Western King Prawn


King prawns are one of the most popular species of prawn in Australia, due no doubt to their rich flavour and moist flesh. There are two species eastern and western - with no major noticeable flavour differences. They are extremely versatile and excellent for display purposes. The simplest way to cook the prawns is fried on a barbeue. You can either butterfly and cook shell side down until they start to go opaque, a quick flip and sear, then serve with a rich fresh chimi churri sauce. Or peel first, run a skewer up the flesh to hold straight and cook both sides, serving with a dipping sauce. King Prawns are also lovely coated. Suggested coatings include batters (regular or tempura) with a touch of saffron. Crumbs made from brioche make a good match with the sweetness of the prawns. Blend in saffron, turmeric, cumin or ground coriander for added flavour.Cook the prawn in the shell as this will keep the juices and flavour inside. It can however make the prawn messy to eat and impossible to devein prior to serving. If the prawn is cleaned first, leave the tail tip and head on for good presentation. If curried prawns are on the menu, use a light style of curry with coconut milk so as not to overpower the flavour of the prawn. Prawn cocktail is always popular and can be made more exotic by adding mango or fresh citrus fruits and light dressings or mayonnaise. Appropriate sauces and accompaniments for king prawns include chilli, coriander, citrus, garlic, curry (light), ginger, burnt butters, basil (pesto), mayonnaise and vinaigrettes and of course thousand island dressing.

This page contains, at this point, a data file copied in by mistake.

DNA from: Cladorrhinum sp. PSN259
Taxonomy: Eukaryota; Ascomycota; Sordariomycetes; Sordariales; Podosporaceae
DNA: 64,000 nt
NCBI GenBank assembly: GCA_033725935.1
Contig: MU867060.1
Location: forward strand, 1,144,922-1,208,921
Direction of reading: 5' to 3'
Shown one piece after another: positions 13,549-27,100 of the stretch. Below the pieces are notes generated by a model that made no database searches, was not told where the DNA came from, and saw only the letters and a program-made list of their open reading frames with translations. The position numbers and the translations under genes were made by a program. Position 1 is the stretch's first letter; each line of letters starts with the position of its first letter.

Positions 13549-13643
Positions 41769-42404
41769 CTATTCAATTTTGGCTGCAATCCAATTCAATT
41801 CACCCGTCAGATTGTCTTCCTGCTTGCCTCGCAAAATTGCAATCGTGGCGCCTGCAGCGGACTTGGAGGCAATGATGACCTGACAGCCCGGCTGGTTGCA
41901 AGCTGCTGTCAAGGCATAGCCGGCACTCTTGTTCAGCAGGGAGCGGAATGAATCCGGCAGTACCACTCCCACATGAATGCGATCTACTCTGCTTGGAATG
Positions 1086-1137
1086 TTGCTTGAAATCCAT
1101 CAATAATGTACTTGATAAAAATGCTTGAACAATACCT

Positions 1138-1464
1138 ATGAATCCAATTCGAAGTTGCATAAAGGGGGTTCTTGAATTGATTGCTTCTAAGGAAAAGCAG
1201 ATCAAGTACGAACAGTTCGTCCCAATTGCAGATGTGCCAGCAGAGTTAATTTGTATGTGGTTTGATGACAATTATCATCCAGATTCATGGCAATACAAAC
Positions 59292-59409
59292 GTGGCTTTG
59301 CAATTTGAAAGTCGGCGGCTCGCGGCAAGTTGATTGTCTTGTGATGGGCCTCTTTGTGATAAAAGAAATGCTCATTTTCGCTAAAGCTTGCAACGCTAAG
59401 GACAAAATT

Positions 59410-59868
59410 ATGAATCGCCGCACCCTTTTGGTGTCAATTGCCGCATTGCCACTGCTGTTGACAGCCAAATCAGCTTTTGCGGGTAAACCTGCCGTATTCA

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Nutrition Information

(average quantity per 100g)

371* (88* Calories)
20.5* g
137 mg
FAT, TOTAL: 0.9 g
Saturated: 31% of total fat
Trans: na
Polyunsaturated: 45% of total fat
Omega 3: na
Alpha-linolenic Acid: 41 mg
Docosahexaenoic Acid: 95 mg
Eicosapentaenoic Acid: 41 mg
Omega 6: na
Monounsaturated: 24% of total fat
Sugars: na
SODIUM: 349* mg


Stock status overview

More information on fish.gov.au